RBP1

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Identifiers
Aliases
External IDsGeneCards: [1]
Orthologs
SpeciesHumanMouse
Entrez
Ensembl
UniProt
RefSeq (mRNA)

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RefSeq (protein)

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Location (UCSC)n/an/a
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Retinol binding protein 1, cellular, also known as RBP1, is a protein that in humans is encoded by the RBP1 gene.[1][2][3]

Function

RBP1 is the carrier protein involved in the transport of retinol (vitamin A alcohol) from the liver storage site to peripheral tissue. Vitamin A is a fat-soluble vitamin necessary for growth, reproduction, differentiation of epithelial tissues, and vision. The gene harbors four exons encoding 24, 59, 33, and 16 amino acid residues, respectively. The second intervening sequence alone occupies 19 kb of the 21 kb of the gene.[1]

Clinical significance

Cellular retinol-binding protein-1 (CRBP-1) contributes to the maintenance of the differentiative state of endometrial cells through the regulation of bioavailability of retinol. On the converse, loss of CRBP-1 is associated with development of endometrial cancer.[4]

References

  1. 1.0 1.1 "Entrez Gene: RBP1 retinol binding protein 1, cellular".
  2. Aström A, Tavakkol A, Pettersson U, Cromie M, Elder JT, Voorhees JJ (September 1991). "Molecular cloning of two human cellular retinoic acid-binding proteins (CRABP). Retinoic acid-induced expression of CRABP-II but not CRABP-I in adult human skin in vivo and in skin fibroblasts in vitro". J. Biol. Chem. 266 (26): 17662–6. PMID 1654334.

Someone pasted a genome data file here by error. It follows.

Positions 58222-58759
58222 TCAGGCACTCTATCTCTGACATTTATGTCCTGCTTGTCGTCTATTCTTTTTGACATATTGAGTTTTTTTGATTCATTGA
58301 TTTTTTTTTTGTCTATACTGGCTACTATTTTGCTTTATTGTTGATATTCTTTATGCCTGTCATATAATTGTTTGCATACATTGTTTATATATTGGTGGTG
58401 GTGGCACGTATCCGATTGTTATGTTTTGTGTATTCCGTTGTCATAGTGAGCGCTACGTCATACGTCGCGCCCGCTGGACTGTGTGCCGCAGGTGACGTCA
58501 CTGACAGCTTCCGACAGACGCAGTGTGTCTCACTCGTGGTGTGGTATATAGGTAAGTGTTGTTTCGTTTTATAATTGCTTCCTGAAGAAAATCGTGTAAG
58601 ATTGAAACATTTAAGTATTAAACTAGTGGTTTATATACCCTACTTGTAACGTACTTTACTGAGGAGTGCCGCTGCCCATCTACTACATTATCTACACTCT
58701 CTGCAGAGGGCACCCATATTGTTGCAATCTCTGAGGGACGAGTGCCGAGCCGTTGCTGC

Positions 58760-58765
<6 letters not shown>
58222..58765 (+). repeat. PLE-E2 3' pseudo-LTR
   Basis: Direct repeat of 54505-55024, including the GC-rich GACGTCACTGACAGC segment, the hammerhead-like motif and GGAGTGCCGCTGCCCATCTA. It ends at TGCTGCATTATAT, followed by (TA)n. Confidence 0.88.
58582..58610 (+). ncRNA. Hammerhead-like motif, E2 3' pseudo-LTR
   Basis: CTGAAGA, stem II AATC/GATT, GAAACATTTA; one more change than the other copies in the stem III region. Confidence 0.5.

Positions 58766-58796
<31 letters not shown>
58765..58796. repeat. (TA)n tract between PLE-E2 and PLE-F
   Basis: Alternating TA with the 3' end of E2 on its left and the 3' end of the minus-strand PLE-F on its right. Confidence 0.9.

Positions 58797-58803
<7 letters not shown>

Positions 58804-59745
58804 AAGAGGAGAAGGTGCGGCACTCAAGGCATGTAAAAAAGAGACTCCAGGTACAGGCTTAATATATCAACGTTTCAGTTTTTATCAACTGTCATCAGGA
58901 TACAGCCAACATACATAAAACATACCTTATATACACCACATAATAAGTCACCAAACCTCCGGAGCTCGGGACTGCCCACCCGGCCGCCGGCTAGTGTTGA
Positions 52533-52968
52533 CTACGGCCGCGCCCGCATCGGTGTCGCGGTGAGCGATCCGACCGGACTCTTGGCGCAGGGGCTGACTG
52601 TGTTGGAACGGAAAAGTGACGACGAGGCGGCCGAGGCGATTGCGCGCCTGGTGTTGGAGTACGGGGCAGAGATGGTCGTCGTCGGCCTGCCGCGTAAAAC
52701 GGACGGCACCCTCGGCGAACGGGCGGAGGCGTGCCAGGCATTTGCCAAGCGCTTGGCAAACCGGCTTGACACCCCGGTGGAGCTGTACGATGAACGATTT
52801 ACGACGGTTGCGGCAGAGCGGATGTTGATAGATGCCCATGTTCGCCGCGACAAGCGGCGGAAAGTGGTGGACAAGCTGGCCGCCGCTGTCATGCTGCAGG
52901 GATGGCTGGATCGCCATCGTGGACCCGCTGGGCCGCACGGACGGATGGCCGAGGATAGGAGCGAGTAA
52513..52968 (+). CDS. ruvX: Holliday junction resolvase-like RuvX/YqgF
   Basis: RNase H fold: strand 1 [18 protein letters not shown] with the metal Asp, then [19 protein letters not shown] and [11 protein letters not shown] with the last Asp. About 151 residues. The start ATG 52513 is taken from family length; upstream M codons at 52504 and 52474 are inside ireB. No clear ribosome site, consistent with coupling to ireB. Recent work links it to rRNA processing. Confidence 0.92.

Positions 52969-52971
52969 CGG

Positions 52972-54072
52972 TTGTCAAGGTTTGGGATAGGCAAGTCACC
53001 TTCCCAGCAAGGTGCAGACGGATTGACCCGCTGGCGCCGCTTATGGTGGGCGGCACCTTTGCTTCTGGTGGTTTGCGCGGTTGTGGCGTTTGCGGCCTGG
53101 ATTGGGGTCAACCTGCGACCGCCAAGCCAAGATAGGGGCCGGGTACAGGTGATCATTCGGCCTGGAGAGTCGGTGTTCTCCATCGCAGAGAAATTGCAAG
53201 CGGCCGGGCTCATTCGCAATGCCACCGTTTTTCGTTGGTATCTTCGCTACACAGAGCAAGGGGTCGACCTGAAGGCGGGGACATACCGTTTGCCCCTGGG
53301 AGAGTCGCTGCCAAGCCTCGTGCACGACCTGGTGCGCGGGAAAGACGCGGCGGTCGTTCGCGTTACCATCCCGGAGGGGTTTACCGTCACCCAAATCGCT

3. De Baere E, Speleman F, Van Roy N, De Paepe A, Messiaen L (1998). "Assignment of the cellular retinol-binding protein 1 gene (RBP1) and of the coatomer beta subunit gene (COPB2) to human chromosome band 3q23 by in situ hybridization". Cytogenet. Cell Genet. 82 (3–4): 226–7. doi:10.1159/000015107. PMID 9858824.
  4. Orlandi A, Ferlosio A, Ciucci A, Francesconi A, Lifschitz-Mercer B, Gabbiani G, Spagnoli LG, Czernobilsky B (June 2006). "Cellular retinol binding protein-1 expression in endometrial hyperplasia and carcinoma: diagnostic and possible therapeutic implications". Mod. Pathol. 19 (6): 797–803. doi:10.1038/modpathol.3800586. PMID 16575402.

Further reading




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